Grajevis Bakatunkanda lived in the Democratic Republic of the Congo, where he received treatment for malaria after experiencing weekly pain crisis. The treatment he received did not work, as he had been incorrectly diagnosed. Until he moved to South Africa, Grajevis was unaware that real cause of his symptoms was sickle cell disease. While the diagnosis was helpful, the treatments at the time of his diagnosis in 2003 were unhelpful, and they were not developed for sickle cell disease specifically. Now there have been great advances in the medical world to treat sickle cell disease, with one of these advances being gene therapy.
About Sickle Cell Disease
Sickle cell disease is an umbrella term for a group of disorders, with the most common, severe, and well-known form being sickle cell anemia. People with this disease have misshapen red blood cells, deformed so that they resemble a sickle. These blood cells get caught along the walls of blood vessels, creating blockages and and restricting blood flow.
The protein hemoglobin is responsible for this disorder. It is meant to carry oxygen throughout the body. A mutated gene does not correctly produce hemoglobin, which results in the misshapen blood cells. This condition is recessive, meaning that both parents must pass down the mutated gene. Sickle cell disease is much more likely to be present in those of African descent, and it also disproportionately affects those of Hispanic descent.
Symptoms of sickle cell disease are pain crisis, swelling of the hands and feet, fatigue, jaundice, and delayed growth. While children usually only feel these symptoms during a pain crisis, adults will constantly experience the effects of the disease. In both age groups, damage can occur to the organs that are affected by the restricted blood flow. The most commonly affected organs are the spleen, liver, kidneys, brain, eyes, skin, joints, bones, lungs, and heart.
As of now, the only cure for sickle cell disease is a bone marrow transplant. But because not everybody with this disease qualifies for a transplant, it is not a complete cure. Other treatments are symptomatic and meant to prolong life.
Grajevis Bakatunkanda’s Story
As a child, Grajevis lived in the Democratic Republic of the Congo, where he experienced pain crisis and other symptoms common in sickle cell disease. The nearby hospital diagnosed him with malaria and treated him accordingly, which did nothing to relieve his pain. It was not until he moved to South Africa that he was correctly diagnosed. At the time of his diagnosis in 2003, there were no treatments available that were meant to target sickle cell disease specifically. All of the medications prescribed were meant to deal with the symptoms. Fortunately there have been many advances in treatment since then. Gene therapy is a development that has been used to treat various diseases, and it is now in development for sickle cell disease. His pain crises have lessened with age, but he still experiences the symptoms of sickle cell disease. He hopes that the criticisms and issues with gene therapy will be overcome someday, so that this treatment will be widely available and safe.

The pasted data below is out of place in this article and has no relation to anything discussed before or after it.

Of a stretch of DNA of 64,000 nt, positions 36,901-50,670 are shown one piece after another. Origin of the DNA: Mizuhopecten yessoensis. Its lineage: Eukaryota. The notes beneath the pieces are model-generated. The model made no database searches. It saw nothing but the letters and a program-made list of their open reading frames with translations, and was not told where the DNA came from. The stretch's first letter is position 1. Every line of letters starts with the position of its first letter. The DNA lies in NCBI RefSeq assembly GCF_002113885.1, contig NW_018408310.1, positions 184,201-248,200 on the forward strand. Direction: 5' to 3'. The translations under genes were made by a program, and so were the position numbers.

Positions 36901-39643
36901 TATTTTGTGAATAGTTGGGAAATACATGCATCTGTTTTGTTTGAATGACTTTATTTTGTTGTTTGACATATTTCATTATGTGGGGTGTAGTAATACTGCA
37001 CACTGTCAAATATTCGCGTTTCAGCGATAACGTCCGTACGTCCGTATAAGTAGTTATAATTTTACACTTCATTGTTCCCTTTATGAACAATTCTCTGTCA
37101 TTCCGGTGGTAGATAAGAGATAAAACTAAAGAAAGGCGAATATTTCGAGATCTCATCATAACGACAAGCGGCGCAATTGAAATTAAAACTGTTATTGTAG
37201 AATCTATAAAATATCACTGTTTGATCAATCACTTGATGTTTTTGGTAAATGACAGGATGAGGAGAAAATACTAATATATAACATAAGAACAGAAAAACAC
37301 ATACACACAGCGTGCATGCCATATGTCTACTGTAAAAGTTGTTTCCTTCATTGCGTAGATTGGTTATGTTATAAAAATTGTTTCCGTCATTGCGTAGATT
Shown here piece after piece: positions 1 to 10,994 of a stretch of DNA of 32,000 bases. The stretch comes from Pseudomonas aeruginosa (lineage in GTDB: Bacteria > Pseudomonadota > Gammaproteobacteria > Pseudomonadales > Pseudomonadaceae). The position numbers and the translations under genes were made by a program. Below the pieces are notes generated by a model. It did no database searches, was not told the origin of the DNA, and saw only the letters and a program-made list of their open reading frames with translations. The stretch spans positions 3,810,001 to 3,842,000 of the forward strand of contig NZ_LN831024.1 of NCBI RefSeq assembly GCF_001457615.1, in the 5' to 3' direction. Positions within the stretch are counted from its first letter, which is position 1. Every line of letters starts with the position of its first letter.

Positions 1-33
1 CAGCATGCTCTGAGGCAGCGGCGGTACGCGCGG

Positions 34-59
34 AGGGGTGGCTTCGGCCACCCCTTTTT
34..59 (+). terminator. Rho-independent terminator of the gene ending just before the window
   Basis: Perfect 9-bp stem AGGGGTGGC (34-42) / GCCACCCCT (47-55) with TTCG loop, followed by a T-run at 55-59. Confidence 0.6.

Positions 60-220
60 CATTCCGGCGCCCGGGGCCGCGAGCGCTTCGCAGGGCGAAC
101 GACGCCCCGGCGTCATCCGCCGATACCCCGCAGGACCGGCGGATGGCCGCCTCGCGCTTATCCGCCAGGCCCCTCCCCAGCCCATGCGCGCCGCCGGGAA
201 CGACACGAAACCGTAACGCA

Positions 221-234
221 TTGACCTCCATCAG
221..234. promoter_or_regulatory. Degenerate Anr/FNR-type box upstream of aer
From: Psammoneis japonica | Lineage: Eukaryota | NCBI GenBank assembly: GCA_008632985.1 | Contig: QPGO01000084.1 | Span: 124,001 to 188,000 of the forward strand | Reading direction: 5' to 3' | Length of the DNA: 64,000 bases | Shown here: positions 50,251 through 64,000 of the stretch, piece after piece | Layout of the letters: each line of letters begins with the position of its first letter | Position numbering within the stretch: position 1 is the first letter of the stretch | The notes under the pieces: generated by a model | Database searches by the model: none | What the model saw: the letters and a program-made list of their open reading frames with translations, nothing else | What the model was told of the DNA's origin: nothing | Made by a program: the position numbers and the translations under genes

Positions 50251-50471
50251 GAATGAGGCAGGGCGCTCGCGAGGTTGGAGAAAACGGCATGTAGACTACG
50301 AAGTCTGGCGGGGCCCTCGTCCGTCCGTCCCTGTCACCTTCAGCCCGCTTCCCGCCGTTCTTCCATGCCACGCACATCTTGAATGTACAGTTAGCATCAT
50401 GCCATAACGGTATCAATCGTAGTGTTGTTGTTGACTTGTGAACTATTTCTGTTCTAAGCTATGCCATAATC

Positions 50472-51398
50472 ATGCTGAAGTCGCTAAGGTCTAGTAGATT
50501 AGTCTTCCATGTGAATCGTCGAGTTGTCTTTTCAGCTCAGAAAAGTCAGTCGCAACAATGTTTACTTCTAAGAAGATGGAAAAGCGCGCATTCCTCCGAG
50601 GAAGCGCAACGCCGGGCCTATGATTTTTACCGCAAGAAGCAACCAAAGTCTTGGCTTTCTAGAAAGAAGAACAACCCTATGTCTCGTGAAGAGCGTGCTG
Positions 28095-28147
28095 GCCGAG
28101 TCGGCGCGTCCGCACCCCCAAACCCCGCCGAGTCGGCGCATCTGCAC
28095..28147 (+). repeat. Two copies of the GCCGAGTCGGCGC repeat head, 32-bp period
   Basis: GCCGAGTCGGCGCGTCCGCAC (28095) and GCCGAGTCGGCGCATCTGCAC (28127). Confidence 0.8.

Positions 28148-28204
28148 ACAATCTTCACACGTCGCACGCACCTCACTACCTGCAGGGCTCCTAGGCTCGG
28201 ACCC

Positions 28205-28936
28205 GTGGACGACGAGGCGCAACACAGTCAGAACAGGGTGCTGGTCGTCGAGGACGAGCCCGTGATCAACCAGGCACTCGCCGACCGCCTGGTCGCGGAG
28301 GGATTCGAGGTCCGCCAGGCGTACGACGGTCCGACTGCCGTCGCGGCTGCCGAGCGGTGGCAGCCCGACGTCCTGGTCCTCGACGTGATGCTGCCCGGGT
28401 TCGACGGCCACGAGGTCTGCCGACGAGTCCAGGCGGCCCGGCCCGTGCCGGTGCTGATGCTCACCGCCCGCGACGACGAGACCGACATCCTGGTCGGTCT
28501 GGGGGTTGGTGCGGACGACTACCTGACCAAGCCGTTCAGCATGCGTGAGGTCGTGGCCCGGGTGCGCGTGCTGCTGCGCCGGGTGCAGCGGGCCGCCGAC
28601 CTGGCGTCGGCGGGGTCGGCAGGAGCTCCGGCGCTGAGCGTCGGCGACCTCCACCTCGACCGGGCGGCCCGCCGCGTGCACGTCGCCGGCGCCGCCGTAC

The Issues with Gene Therapy
The cost of this therapy is something that could make it inaccessible to many places across the world, and sickle cell disease is prevalent in many of these places. Sub-Saharan Africa, the Caribbean, and India are all places in which people are more likely to have this disease, and they are also places in which many people would be unable to afford the hefty cost of gene therapy. Organizations like the U.S. National Institute of Health and the Bill and Melinda Gates Foundation have helped to make gene therapy available to more people, as they have promised to donate $200 million.
Another common criticism that comes with gene therapy is the unknown side effects. In 1999 one of the first gene therapy trials was conducted, and a side effect of the treatment was leukemia. This study has marred the reputation of gene therapy.
New Developments in Gene Therapy
Despite the problems and criticisms, there have been many recent advances in gene therapy. The FDA has approved gene therapy treatments for other conditions, and many companies are working to develop treatments for sickle cell disease. Techniques include producing the β-globin gene, which is resistant to sickling. Another method is introducing fetal hemoglobin to the body, as it works just as well as the adult version and does not cause blockages. A similar technique includes shutting off the mechanism that halts the production of this fetal hemoglobin.
While these treatments are still in the development stage and are very costly, researchers, doctors, and those with sickle cell disease are hopeful for the outcomes.
Click here for the source article.